Our timetables back in school had a swimming period thrown in here, a jujitsu session added in there, or a cookery class put in every so often to ensure that we not only get the best academic enrichment, but we also perhaps stumble upon a skill that will someday bring us our pay cheques. And yet, a startling contradiction within our own neighbourhoods stands true to this date. That slightly ramshackle school just down the road scarcely houses even the bare minimum curricular activities for their wards; so, including extra-curricular engagements for their children doesn’t even make it to their five-year plans due to budgetary constraints.
But there is a group of individuals, with all their faith vested in the power of activity-based learning, that was determined to spread the light of learning to children who are denied access because of their circumstances and backgrounds.
“Children have never been very good at listening to their elders, but they have never failed to imitate them,” said James Baldwin. The Rhythm of Life is an NGO established on this principle.
“We believe in ‘learning without burden’ and follow a curriculum called ‘ABC’ (activity based curriculum). We teach through observation and play. We are working towards bringing perceptible changes in the society for the last four years. We strive to provide a better learning environment for the underprivileged kids. We have close to 300 students registered with us. Our main objective is to create an environment of learning for kids deprived from the basic rights of learning and education,” explains Devika Gulati.
Their model is simple, yet effective. The team along with other professionals associated with the NGO head over to schools twice a week and conduct sessions on a range of skills like music, singing, dancing, and theatre.
D is for dance and difference
Two girls who have been trained by the NGO, Tanisha and Kanchan, got selected on a full scholarship till their 12th grade in a reputed Delhi School, JD Tytler Senior Secondary School, on the basis of their dance and theatre performance on one of the events organised by the NGO in association with the school.
Tanisha tells us, in almost flawless English and an even more resounding confidence, “I have been extremely fond of dancing, but the only exposure I ever received was what little I got to watch on television. And then, when Rhythm of Life came to our school and asked all of us what we were all interested in learning, my hand shot up for dance. Ever since then, Saturdays and Mondays are the two days I look forward to eagerly all week, because I have been learning a whole lot of dance forms with them for the past five years.”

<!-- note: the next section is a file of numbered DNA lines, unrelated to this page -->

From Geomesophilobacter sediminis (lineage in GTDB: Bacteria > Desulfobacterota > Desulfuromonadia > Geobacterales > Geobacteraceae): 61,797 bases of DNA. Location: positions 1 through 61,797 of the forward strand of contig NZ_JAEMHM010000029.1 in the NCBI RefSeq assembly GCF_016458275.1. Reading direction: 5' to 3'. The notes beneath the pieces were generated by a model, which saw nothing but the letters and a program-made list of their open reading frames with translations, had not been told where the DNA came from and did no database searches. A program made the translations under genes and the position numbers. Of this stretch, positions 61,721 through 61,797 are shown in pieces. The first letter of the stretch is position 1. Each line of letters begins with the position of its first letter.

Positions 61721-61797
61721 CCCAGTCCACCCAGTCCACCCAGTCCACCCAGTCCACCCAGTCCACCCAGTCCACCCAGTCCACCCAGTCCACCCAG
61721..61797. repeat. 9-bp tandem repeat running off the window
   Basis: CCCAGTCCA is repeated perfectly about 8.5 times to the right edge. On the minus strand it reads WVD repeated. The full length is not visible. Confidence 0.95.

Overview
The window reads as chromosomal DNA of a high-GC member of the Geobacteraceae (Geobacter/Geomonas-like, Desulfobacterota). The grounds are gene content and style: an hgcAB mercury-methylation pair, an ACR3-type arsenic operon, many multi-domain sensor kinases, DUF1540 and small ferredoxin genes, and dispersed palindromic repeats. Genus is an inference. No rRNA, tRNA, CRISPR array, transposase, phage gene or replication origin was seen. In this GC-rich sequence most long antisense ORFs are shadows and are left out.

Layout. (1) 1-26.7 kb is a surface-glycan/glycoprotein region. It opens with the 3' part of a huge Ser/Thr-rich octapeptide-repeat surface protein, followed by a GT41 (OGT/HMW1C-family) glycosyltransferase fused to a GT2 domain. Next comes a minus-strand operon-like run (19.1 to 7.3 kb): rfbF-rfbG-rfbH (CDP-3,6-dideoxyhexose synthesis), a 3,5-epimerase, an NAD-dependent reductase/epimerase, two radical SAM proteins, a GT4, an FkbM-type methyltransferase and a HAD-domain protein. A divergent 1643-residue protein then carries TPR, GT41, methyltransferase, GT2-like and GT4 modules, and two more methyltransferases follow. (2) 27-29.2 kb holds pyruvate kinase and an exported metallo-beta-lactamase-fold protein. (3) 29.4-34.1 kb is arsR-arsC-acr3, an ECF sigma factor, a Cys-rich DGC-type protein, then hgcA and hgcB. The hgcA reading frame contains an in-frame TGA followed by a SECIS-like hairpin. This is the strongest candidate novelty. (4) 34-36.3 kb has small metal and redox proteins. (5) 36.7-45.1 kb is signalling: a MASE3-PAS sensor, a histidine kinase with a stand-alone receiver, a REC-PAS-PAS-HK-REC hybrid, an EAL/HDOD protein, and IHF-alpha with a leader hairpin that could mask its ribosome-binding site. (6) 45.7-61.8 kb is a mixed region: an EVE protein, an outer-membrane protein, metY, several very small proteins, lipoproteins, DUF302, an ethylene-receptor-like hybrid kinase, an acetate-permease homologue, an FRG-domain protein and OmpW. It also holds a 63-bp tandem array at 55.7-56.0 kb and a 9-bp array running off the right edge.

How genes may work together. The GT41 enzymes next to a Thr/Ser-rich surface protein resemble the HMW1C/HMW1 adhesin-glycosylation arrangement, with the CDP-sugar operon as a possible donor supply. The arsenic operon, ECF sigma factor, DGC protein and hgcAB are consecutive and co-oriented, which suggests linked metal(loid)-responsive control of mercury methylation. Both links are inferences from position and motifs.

“Our achievement is the growth of each child. It feels so amazing when we visit and each child speaks in English and tells about what are they learning today.”
Under their guidance, Preeti, who left her school in fourth grade due to financial problems in her family, is now back to school and studies through the National Institute of Opening Schooling and is giving her 10th grade exams.
The rhythmic sense of satisfaction
“I feel each moment spent with them has been special. Children started loving us over the period of time. And before leaving the class they asked when is the next class or ‘Bhaiya Didi aap log kal bhi aaoge na’, those lines in itself made it so special, or when they first stepped on stage and performed it, made us emotional. They are now confident, happy, and encouraged,” adds Devika.
The NGO started with a modest group of 20 students, but word got out as the kids excitedly telling their friend about their exploits in these hobby classes every week – and more and more children were convinced that they were mission out on quite a fun bandwagon. Subsequently, their student base grew to over 350 children.
Presently, their focus is to uplift three slums, where 350+ children are registered with us. The children belong to different low-income areas across South Delhi (Dhaula Kuan), within the age group of five to 15 years. Children above 16 years are associated with our employment generation campaign called ‘Avsar’ – which is a double-edged initiative meant to empower its beneficiaries and finance its benefactors.
Avsar invites girls above 16 years of age to come and learn Madhubani art and make products. Rhythm of Life helps market and sell those products, and a part of the profits goes to the girls who have made it, and rest is pumped into the NGOs activities. “It’s like a learn and earn model for the girls, to encourage and empower them.”
They believe the first and most crucial stepping stone for these children is granting them the same enriching childhood as their peers from higher economic backgrounds, so that when the time comes they get a fair shot at matching shoulders with them.